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Publication numberUS7113561 B2
Publication typeGrant
Application numberUS 10/351,900
Publication dateSep 26, 2006
Filing dateJan 27, 2003
Priority dateFeb 1, 2002
Fee statusPaid
Also published asDE10204190C1, EP1333610A2, EP1333610A3, US20030147483
Publication number10351900, 351900, US 7113561 B2, US 7113561B2, US-B2-7113561, US7113561 B2, US7113561B2
InventorsHeinrich Schenk
Original AssigneeInfineon Technologies Ag
Export CitationBiBTeX, EndNote, RefMan
External Links: USPTO, USPTO Assignment, Espacenet
Clock control circuit for controlling the clock phase of a transceiver
US 7113561 B2
Abstract
A clock phase control circuit is provided for controlling the clock phase of a transceiver, having a sampling circuit for sampling an analog received signal with a sampling clock signal; an echo signal compensation circuit for compensating an echo signal which is produced by means of a transmit signal transmitted by the transceiver, it being possible to set the echo signal compensation circuit in an adaptive fashion as a function of a setting signal; a control circuit for generating a control signal for controlling the clock phase, which control signal specifies the phase deviation between the signal phase of the sampling clock signal and a setpoint signal phase of an ideal sampling clock signal; a loop filter for filtering the control signal; a phase counter for generating the sampling clock signal as a function of the filtered control signal described [sic]. An amplitude limiting circuit which limits the amplitude of the filtered control signal to a limiting value is provided between the loop filter and the phase counter, the limiting value depending on the setting signal for the echo signal compensation circuit.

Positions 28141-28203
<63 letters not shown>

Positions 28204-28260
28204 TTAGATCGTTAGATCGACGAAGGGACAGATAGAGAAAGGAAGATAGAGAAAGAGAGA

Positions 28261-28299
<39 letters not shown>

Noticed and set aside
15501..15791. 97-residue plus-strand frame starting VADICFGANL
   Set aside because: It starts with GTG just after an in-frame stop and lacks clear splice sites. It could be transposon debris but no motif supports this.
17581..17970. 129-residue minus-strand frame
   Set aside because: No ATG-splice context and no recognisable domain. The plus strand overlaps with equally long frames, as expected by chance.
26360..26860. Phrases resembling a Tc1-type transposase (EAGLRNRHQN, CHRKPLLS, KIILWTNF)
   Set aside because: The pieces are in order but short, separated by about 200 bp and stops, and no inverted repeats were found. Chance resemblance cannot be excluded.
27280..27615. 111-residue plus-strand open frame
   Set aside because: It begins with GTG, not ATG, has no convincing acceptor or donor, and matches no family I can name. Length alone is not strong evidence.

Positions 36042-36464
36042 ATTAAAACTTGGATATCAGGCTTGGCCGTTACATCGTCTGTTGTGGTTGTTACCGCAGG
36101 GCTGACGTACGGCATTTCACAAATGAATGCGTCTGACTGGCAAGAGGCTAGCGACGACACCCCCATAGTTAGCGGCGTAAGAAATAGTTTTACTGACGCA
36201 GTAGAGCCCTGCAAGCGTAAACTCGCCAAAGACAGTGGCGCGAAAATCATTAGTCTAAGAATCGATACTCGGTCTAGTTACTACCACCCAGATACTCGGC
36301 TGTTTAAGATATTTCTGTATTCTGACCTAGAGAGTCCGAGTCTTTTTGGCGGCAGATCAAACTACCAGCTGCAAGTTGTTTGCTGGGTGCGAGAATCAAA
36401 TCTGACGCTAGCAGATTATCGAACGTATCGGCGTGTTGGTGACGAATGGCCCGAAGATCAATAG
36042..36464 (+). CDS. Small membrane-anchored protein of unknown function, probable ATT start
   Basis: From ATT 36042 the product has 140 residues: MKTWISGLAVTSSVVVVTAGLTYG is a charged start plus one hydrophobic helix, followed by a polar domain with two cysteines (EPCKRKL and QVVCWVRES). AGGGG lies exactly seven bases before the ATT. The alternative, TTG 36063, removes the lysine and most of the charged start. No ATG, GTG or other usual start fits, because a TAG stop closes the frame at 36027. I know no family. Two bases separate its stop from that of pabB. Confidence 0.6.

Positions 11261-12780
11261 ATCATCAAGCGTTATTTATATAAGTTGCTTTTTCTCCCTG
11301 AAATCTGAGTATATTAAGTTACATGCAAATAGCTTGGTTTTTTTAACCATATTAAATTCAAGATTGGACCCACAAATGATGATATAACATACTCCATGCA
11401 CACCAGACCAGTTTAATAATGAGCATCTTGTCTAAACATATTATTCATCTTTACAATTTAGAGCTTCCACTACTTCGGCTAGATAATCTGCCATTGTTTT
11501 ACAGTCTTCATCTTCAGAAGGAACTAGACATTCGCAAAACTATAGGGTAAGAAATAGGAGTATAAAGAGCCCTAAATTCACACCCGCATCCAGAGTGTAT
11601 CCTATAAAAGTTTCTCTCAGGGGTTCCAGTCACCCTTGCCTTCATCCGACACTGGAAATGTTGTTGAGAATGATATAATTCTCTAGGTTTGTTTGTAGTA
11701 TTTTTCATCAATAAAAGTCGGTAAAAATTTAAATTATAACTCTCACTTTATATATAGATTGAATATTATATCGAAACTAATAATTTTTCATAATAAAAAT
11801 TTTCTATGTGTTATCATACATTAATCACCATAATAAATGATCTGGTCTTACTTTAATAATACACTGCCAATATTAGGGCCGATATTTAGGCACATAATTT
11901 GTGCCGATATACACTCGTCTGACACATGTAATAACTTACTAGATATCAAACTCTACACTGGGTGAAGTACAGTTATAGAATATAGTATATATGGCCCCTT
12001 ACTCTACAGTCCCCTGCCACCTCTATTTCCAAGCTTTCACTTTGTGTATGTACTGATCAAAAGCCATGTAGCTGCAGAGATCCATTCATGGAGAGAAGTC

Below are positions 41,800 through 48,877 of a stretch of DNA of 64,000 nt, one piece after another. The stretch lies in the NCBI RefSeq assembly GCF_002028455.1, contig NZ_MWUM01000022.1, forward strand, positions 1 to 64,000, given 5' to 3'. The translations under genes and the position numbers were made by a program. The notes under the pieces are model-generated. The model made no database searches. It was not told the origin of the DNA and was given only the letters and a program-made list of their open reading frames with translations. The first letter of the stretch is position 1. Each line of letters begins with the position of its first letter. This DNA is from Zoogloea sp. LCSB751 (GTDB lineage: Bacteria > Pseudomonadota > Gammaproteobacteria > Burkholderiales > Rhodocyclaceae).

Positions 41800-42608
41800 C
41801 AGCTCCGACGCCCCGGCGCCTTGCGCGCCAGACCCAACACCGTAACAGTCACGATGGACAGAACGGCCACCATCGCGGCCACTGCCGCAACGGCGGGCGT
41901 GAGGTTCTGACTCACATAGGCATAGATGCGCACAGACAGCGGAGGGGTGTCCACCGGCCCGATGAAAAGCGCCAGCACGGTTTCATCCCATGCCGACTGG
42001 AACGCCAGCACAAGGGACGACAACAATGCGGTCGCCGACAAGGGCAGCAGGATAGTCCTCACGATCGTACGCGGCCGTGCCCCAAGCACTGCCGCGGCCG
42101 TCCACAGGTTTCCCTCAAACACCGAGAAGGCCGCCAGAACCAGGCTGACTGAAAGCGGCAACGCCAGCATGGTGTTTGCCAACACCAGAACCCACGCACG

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Claims(16)
1. Clock phase control circuit for controlling the clock phase of a transceiver, having
(a) a sampling circuit for sampling an analogue received signal with a sampling clock signal;
(b) an echo signal compensation circuit for compensating an echo signal which is produced by means of a transmit signal transmitted by the transceiver, it being possible to set the echo signal compensation circuit in an adaptive fashion as a function of a setting signal;
(c) a control circuit for generating a control signal for controlling the clock phase, which control signal specifies the phase deviation between the signal phase of the sampling clock signal and a setpoint signal phase of an ideal sampling clock signal;
(d) a loop filter for filtering the control signal;
(e) a phase counter for generating the sampling clock signal as a function of the filtered control signal, characterized in that
(f) an amplitude limiting circuit is provided between the loop filter and the phase counter, which amplitude limiting circuit limits the amplitudes of the filtered control signal to a limiting value;
(g) the limiting value depending on the setting signal for the echo signal compensation circuit.
2. Clock phase control circuit according to claim 1, wherein the sampling circuit has an analog-to-digital converter for converting the analog received signal into a digital received signal, a digital interpolation filter for filtering the digital received signal, and an interpolator for interpolating the filtered digital received signal.
3. Clock phase control circuit according to claim 2, wherein the analog-to-digital converter is clocked by means of a freewheeling working clock signal.
4. Clock phase control circuit according to claim 2, wherein the interpolator is clocked by means of the sampling clock signal.